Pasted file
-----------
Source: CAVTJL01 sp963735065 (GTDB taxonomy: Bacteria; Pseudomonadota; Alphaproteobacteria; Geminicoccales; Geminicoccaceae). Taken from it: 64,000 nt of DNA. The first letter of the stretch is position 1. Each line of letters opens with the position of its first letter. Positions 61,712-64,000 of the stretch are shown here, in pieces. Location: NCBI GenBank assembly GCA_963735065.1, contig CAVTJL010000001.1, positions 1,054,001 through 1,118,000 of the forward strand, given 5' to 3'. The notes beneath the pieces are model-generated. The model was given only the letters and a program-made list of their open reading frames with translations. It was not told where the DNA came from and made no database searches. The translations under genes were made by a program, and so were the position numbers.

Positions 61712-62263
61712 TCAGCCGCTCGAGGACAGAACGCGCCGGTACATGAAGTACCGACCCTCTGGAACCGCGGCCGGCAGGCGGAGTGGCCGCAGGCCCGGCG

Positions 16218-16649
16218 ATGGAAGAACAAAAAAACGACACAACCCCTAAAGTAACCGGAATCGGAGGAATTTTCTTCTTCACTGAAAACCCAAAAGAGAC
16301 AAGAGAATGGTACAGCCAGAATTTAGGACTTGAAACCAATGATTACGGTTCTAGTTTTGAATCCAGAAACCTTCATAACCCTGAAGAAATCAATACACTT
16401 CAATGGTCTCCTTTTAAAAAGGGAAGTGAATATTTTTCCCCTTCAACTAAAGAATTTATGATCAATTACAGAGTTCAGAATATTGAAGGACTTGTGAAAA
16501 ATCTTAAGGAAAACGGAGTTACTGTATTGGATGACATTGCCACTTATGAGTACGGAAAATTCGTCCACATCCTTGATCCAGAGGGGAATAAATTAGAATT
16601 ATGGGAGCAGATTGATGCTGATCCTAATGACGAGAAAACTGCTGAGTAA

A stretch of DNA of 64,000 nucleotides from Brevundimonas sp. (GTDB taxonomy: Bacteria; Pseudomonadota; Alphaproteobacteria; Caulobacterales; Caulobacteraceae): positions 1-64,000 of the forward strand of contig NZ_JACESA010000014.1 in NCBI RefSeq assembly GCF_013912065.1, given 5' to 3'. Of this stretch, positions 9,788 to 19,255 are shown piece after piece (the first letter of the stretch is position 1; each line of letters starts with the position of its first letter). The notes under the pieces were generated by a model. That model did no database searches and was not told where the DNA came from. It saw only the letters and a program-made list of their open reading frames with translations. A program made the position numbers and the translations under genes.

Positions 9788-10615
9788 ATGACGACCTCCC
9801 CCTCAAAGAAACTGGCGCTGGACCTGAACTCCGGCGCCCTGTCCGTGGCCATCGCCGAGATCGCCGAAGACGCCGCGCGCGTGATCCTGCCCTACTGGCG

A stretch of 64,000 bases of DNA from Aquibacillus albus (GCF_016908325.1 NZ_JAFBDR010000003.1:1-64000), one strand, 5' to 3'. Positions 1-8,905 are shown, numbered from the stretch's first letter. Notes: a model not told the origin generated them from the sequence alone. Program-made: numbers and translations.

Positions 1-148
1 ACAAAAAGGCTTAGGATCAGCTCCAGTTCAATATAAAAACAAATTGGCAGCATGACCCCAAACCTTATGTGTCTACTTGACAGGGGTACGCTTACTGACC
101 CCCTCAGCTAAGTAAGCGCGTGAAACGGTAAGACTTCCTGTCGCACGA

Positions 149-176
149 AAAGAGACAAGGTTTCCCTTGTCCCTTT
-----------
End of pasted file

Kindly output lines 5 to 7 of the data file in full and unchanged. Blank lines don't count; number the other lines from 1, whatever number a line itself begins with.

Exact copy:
16218 ATGGAAGAACAAAAAAACGACACAACCCCTAAAGTAACCGGAATCGGAGGAATTTTCTTCTTCACTGAAAACCCAAAAGAGAC
16301 AAGAGAATGGTACAGCCAGAATTTAGGACTTGAAACCAATGATTACGGTTCTAGTTTTGAATCCAGAAACCTTCATAACCCTGAAGAAATCAATACACTT
16401 CAATGGTCTCCTTTTAAAAAGGGAAGTGAATATTTTTCCCCTTCAACTAAAGAATTTATGATCAATTACAGAGTTCAGAATATTGAAGGACTTGTGAAAA